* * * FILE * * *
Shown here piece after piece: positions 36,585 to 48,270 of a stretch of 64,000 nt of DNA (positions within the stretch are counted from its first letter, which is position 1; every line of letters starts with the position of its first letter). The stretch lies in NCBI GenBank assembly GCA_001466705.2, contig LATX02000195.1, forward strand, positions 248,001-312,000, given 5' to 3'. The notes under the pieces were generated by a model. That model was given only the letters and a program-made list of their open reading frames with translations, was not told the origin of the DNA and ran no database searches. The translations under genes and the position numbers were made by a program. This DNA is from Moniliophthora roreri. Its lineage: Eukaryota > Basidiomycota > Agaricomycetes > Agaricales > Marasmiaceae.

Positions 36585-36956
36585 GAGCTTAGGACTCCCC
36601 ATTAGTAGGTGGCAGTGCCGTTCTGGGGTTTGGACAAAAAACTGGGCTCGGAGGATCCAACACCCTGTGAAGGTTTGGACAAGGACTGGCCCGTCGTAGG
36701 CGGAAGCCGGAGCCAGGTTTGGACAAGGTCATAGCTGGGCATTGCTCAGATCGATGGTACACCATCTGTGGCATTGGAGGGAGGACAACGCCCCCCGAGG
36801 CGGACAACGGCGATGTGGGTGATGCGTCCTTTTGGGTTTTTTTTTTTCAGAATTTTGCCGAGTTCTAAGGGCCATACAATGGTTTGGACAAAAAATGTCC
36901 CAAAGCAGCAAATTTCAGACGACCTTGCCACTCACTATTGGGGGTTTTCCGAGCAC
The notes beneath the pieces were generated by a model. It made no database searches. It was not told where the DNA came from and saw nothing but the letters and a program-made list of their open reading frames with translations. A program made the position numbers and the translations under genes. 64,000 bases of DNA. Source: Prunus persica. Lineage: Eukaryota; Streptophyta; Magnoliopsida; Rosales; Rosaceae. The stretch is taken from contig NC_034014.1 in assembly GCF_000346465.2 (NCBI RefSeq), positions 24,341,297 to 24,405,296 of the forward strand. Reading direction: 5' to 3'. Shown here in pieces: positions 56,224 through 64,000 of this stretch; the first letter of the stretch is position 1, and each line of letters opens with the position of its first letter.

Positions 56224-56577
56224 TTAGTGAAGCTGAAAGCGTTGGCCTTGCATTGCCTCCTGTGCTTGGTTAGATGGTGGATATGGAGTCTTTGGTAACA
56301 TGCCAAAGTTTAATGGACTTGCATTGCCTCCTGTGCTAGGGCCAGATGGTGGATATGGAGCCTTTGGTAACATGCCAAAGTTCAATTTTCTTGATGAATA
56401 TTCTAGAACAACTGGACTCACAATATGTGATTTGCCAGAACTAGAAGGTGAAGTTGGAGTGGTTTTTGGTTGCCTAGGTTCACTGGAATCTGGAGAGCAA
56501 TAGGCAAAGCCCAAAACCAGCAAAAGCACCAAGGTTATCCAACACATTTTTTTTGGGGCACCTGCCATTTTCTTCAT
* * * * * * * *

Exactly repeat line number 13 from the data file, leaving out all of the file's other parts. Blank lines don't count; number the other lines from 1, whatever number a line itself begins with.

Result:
56501 TAGGCAAAGCCCAAAACCAGCAAAAGCACCAAGGTTATCCAACACATTTTTTTTGGGGCACCTGCCATTTTCTTCAT